class CountriesVocabulary(SimpleVocabulary):
    zope.interface.classProvides(IVocabularyFactory)

    def __init__(self, context):
        terms = []
        for name, countries in zope.component.getUtilitiesFor(ICountries):
            terms += [SimpleTerm(country, country.__name__, country.name)
                      for country in countries.values()]
        super(CountriesVocabulary, self).__init__(terms)

Building the states and postal codes vocabularies is a little more difficult since they depend on a context. This mean that the states vocabulary will depend on a specific country and the postal codes vocabulary will depend on a specific state. But the context won’t be the country neither the state in this two cases but the address object since the vocabularies are used in fields of the IAddress interface. Using this idea I coded these vocabularies:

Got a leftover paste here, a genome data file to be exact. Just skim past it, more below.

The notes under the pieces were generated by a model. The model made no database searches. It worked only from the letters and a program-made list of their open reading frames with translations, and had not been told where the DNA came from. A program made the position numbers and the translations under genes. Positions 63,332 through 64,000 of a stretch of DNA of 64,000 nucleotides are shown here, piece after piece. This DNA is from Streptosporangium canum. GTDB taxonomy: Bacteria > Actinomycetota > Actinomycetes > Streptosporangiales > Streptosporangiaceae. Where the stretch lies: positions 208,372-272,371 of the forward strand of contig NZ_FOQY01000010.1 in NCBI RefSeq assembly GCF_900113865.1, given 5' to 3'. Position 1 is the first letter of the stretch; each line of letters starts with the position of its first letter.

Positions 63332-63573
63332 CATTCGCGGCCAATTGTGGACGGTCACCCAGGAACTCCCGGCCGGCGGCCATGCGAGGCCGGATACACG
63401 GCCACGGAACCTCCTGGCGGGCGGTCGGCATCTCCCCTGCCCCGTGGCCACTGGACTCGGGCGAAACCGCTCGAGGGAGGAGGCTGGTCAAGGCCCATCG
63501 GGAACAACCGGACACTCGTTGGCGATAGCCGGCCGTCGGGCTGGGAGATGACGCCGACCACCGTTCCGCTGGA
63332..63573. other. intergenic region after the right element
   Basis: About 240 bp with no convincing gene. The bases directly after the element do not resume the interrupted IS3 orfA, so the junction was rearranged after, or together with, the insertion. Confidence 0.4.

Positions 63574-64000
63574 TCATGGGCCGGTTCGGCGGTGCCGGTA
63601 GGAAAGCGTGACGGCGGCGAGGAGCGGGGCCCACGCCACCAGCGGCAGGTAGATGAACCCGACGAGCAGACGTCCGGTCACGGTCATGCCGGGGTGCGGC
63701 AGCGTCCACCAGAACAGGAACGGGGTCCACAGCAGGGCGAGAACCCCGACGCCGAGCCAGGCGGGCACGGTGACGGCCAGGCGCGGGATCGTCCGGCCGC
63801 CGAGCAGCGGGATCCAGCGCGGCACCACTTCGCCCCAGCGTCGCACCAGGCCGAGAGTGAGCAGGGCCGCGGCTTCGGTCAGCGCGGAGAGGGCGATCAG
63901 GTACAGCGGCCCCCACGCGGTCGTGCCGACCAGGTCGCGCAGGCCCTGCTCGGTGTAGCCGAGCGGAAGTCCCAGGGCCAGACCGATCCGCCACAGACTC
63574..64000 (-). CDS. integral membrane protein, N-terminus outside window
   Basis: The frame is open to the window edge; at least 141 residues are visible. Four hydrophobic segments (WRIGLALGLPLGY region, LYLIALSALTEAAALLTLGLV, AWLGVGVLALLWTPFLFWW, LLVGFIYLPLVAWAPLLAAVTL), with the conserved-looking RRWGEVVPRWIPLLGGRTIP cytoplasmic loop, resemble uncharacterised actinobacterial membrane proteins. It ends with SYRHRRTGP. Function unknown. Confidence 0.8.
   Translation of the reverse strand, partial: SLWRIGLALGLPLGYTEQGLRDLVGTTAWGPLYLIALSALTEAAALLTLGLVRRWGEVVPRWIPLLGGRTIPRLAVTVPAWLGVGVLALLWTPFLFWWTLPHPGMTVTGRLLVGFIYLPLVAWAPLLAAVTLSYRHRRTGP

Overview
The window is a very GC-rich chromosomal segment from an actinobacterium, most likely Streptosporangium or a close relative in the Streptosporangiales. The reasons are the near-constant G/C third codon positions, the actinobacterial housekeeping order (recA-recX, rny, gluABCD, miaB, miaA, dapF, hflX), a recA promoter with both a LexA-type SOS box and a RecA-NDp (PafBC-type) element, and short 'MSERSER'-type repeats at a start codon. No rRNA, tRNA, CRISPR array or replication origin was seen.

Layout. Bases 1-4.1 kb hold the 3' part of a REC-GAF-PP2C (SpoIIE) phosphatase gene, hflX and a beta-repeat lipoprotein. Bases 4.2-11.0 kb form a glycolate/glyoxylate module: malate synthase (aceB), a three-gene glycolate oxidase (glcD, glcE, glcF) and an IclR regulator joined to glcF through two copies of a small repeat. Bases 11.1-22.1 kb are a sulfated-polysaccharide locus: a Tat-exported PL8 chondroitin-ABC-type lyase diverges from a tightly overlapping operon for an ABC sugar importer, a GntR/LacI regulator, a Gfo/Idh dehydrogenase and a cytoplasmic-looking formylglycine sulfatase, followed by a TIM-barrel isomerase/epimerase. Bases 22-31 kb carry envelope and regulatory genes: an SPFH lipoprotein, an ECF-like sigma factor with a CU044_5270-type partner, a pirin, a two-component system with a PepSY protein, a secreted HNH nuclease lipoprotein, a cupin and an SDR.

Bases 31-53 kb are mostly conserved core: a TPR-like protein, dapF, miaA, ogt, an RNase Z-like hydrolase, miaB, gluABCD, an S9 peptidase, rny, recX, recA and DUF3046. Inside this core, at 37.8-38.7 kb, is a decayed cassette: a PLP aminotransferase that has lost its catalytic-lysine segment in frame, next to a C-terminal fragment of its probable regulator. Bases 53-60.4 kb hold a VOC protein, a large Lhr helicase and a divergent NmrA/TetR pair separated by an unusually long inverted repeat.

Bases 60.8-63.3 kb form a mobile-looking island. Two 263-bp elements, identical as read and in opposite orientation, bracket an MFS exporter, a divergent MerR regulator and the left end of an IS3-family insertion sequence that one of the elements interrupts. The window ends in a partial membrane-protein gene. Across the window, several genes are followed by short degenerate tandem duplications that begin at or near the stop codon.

class StatesVocabulary(SimpleVocabulary):
    zope.interface.classProvides(IVocabularyFactory)

    def __init__(self, context):
        terms = []
        if IAddress.providedBy(context):
            country = IAddress(context).country
            if country:
                terms = [SimpleTerm(state, state.__name__, state.name)
                         for state in country.values()]

        super(StatesVocabulary, self).__init__(terms)

class PostalCodesVocabulary(SimpleVocabulary):
    zope.interface.classProvides(IVocabularyFactory)

    def __init__(self, context):
        terms = []
        if IAddress.providedBy(context):